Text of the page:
Matt Fisher has walked Chari around the block a few times, taken her to play with another black Labrador mix, and walked her home. But something is missing.
Finally, in front of Chari's Bolton Hill home, Fisher leads the dog into the garden. She sniffs, takes her time, and at last accomplishes her task. Fisher is triumphant. The walk was a success.
When you walk dogs for a living, you take the victories where they come. Inside the house, Fisher leaves a note for Chari's owners, letting them know of their dog's achievement. The notes are a signature flourish of his. Sometimes he writes them in verse; sometimes in French.
"I don't even know if they speak French," he says about one such note. "But everyone knows what tres bien means."
No one comes to dog-walking in a straight line. Indeed, when Fisher, 32, was in high school, it was not even considered a viable career. He earned a degree in psychology from Loyola College, then managed Donna's restaurant in Charles Village for a few years.
Eventually he ended up with a job at the W.B. Doner ad agency downtown. Like the other office drones, he parked in a garage. He dressed nicely (or nicely enough). He went to lunch. He surfed the Internet when his boss wasn't looking.
But then Doner went under, and Fisher found himself unemployed. He had been working weekends for Walk the Dog Baltimore, a company started by several of his friends. They needed extra help, so he went full time.
Now he spends his days outside, walking up to 22 dogs a day, part of a growing legion of dog walkers who profit from America's obsession with its pets. Fisher says he is happier and more fulfilled now, and that he earns nearly double what he was making at Doner. He charges $13 for a 30-minute walk.
"Interacting with the dogs is the most satisfying thing," says Fisher, who has one dog of his own, a boxer named Yoda. "They all have different personalities. They have good days and bad days."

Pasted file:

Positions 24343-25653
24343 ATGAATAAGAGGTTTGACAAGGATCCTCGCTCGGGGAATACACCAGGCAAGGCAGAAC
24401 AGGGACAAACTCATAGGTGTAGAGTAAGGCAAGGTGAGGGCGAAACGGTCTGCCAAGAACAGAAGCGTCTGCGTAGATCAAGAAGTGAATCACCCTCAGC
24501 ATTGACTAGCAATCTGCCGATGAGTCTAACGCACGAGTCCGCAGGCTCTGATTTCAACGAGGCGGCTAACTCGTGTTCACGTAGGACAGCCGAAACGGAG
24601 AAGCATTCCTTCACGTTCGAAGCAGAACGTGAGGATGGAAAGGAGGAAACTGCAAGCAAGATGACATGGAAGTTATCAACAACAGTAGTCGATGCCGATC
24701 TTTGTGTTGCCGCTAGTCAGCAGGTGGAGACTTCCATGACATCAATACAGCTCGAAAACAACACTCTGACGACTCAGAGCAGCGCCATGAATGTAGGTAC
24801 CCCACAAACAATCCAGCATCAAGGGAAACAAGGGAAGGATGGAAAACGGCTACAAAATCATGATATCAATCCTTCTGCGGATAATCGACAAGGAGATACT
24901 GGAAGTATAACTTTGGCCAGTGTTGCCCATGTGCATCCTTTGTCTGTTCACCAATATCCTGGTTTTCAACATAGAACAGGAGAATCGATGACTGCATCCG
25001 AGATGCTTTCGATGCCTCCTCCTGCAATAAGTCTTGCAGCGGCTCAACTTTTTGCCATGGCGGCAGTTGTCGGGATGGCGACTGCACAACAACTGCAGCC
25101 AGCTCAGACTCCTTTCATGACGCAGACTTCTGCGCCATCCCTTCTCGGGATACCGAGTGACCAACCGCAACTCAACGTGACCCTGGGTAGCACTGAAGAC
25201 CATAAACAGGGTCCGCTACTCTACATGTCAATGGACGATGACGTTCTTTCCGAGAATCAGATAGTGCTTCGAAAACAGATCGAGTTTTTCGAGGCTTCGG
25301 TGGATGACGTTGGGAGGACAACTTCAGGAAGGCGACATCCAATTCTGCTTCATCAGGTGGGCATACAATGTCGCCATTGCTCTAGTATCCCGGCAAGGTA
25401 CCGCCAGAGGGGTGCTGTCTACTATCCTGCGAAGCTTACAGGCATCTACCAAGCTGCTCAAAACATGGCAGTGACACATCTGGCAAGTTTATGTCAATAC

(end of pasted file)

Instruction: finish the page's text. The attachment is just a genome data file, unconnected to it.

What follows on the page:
He misses the office camaraderie sometimes, and he misses going out to lunch. But he keeps granola bars in his car, and, like all dog walkers, he is on his phone constantly. He recently got a BlackBerry so he could receive and respond to client e-mails during the day. His monthly contract costs $200.
But, unlike most office jobs, he does not take his work home. "And if you do take it home," he deadpans, "you can scrape it off before you go in the house."
Fisher buys a $10 roll of quarters for meters each week, as well as a variety of plastic bags. "I carry various sizes and thicknesses depending on the sample I get," he says. "Some dogs are multiple baggers."
On a recent afternoon, he wore jeans, a green polo shirt, a long-sleeved gray T-shirt and Keen athletic shoes. He has learned to never wear the same shoes two days in a row. And, since he has little hair on his head, partly by choice and partly by genetics, he has also learned to wear a hat nearly every day.
Fisher's territory includes downtown, Mount Vernon and Bolton Hill. Over the years, he has grown so close to some of his clients that he socializes with them. Several even attended his wedding this past spring at - where else? - the Maryland Zoo.